There are methods of holding breath which I am not going to discuss here. However, there are basic rules to help you get the benefit of holding your breath:

a. Stay relaxed (either laying on your back or sitting up straight)
b. Feel you lungs with air (almost like digesting air in your lungs)
c. Hold your breath for the duration most comfortable for you.
d. Vary how you breath out (can be slowly through the nose or mouth or a purge through the mouth).
e. Breathing in deep rhythmically and holding your breath can be done while commuting in as much as you keep the right posture (a straight spine, chest up and, head up).

Someone may start to query why border to breath in deep and hold my breathe. Now wait a moment, how are you breathing now? Then stop! Take in deliberate deep breathe and then breath out slowly through your nose. Did you feel some measure of rejuvenation?

Breathing in deep and out has known benefits that will be discussed. However, between breathing in and out there should be moment you don’t breath in neither are you breathing out. This is when you hold your breathe.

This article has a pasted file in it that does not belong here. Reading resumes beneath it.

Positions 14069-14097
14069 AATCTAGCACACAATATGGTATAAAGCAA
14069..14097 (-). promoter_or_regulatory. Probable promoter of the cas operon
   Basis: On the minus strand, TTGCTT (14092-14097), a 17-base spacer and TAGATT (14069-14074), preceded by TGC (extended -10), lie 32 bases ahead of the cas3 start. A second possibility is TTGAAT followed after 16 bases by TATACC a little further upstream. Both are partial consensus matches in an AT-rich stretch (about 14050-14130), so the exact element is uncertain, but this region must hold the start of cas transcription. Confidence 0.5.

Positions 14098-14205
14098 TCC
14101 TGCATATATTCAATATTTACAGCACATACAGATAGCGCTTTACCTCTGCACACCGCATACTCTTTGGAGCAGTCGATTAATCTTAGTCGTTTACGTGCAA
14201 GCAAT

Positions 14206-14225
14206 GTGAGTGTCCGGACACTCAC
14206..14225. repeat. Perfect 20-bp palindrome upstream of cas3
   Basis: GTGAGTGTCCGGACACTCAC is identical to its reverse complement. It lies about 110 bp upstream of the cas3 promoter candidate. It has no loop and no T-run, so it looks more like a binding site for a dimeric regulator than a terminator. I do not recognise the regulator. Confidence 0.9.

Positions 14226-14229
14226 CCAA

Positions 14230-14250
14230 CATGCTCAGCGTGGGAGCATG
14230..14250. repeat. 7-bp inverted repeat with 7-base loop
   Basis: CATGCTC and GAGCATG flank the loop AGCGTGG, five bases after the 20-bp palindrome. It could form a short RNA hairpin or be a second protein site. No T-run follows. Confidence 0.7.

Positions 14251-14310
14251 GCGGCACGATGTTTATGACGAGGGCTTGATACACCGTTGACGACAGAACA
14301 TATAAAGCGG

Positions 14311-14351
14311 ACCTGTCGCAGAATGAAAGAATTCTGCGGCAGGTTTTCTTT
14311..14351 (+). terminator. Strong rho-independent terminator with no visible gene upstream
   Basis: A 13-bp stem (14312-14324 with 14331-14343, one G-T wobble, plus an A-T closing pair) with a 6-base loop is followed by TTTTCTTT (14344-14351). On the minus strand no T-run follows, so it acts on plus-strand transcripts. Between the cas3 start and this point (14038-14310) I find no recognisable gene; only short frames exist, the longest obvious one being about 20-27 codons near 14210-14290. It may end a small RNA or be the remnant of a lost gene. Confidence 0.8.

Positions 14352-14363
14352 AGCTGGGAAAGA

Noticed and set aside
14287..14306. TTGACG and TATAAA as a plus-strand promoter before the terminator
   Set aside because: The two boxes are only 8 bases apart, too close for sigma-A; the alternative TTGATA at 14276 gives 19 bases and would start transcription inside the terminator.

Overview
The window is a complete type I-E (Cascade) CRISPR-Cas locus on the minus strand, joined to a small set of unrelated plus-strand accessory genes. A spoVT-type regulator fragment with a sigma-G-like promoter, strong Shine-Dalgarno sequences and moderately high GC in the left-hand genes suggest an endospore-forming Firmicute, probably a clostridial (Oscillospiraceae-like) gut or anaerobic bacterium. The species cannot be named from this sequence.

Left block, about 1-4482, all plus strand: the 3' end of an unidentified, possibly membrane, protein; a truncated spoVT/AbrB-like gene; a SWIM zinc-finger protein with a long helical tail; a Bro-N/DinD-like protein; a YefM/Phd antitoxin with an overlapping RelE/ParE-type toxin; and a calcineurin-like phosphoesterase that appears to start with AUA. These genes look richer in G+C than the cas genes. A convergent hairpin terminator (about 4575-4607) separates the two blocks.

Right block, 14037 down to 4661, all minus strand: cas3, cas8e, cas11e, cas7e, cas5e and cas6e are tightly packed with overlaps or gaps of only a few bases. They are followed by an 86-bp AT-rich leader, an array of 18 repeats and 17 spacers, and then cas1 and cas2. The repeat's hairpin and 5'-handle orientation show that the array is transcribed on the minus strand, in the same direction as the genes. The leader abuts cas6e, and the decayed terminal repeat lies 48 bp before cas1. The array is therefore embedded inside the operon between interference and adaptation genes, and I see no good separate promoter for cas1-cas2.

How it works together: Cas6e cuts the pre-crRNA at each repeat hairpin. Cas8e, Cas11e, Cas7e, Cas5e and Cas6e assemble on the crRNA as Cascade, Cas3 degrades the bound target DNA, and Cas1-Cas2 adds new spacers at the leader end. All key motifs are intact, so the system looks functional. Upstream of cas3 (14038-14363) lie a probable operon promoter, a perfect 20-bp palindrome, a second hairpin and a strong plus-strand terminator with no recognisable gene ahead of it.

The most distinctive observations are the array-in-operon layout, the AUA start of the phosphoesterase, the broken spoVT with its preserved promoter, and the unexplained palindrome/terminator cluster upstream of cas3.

You may be familiar with David Blaine, one of his exploits got him the world record for holding his breathe, for 17 minutes 4 seconds. However, the current longest world record of holding breath is by Aleix Segura of Spain at a whopping 24 minutes 3 seconds! These records are stunning as an average healthy human can hold breathe for approximately 2 minutes.

You need not aim at breaking any world record but simply do a routine rhythmic breathing in, hold your breathe and then breath out slowly. So is it worth doing such? Lets have a look at the benefit of doing so:

Antidote for Audience Fear: every public speaker no matter how seasoned fights initial element of audience fear. One way they quickly come off audience fear is by doing deep breathing, holding their breathe and, breathing out slowly. This relives the tension build-up in muscles and the vocal cords. So it van be said it helps restore self confidence.